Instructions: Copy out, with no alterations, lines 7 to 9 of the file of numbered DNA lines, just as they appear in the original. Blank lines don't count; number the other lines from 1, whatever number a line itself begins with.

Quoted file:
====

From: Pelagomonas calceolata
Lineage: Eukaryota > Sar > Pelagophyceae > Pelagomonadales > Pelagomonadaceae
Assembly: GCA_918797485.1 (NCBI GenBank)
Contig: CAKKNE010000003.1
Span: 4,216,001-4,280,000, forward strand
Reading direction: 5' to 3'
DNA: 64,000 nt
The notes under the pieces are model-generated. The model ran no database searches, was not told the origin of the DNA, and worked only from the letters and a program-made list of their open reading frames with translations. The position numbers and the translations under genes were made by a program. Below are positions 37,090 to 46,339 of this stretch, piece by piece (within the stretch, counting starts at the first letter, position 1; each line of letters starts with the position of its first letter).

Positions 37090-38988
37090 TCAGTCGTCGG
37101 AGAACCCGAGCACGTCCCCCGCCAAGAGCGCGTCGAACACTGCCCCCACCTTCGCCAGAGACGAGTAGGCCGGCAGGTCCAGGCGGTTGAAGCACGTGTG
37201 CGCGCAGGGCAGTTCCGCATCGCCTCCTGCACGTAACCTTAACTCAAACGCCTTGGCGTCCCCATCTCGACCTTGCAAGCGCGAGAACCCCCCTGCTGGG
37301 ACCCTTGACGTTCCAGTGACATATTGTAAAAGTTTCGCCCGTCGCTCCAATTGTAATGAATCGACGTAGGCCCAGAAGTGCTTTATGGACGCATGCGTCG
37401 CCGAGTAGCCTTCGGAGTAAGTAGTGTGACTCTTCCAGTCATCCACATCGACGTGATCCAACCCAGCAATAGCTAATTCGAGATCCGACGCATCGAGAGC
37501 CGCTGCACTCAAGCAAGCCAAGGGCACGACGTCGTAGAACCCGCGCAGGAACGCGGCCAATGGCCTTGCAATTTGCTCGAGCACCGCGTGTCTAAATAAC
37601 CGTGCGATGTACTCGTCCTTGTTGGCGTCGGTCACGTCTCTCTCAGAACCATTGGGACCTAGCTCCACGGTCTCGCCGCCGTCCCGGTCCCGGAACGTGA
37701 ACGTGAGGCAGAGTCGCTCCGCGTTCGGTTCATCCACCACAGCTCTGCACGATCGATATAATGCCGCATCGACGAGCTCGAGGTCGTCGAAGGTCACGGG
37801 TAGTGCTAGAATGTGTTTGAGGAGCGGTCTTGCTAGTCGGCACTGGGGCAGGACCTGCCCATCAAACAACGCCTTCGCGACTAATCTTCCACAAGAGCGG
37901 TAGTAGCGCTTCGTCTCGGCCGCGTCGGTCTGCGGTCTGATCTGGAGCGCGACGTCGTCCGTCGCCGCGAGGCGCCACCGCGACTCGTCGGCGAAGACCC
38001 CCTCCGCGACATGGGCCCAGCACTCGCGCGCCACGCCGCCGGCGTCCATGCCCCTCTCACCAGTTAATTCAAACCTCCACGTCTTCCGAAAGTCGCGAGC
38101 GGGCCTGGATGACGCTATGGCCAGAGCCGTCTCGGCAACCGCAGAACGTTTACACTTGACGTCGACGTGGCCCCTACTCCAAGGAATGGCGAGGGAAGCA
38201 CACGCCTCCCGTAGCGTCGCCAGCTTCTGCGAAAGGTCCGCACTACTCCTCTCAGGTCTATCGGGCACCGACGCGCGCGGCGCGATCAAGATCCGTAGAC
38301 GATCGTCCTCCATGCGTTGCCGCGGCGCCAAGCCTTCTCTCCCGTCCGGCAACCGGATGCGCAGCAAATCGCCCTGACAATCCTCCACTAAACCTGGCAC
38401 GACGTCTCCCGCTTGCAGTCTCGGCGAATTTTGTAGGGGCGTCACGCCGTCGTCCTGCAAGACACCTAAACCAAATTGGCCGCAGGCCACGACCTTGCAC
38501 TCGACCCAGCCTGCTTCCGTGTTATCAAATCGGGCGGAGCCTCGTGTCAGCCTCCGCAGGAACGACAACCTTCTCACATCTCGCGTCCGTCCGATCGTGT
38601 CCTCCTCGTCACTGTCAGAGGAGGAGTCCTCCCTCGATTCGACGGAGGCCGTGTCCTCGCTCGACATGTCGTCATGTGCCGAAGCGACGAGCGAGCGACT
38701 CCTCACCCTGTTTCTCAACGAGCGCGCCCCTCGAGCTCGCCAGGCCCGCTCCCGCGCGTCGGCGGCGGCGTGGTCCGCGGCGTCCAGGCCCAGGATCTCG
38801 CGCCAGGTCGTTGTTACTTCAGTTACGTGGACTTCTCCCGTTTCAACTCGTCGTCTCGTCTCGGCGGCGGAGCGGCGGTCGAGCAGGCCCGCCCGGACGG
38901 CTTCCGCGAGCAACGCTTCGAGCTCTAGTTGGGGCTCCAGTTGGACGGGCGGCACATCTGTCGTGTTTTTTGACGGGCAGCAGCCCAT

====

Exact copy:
DNA: 64,000 nt
The notes under the pieces are model-generated. The model ran no database searches, was not told the origin of the DNA, and worked only from the letters and a program-made list of their open reading frames with translations. The position numbers and the translations under genes were made by a program. Below are positions 37,090 to 46,339 of this stretch, piece by piece (within the stretch, counting starts at the first letter, position 1; each line of letters starts with the position of its first letter).

Positions 37090-38988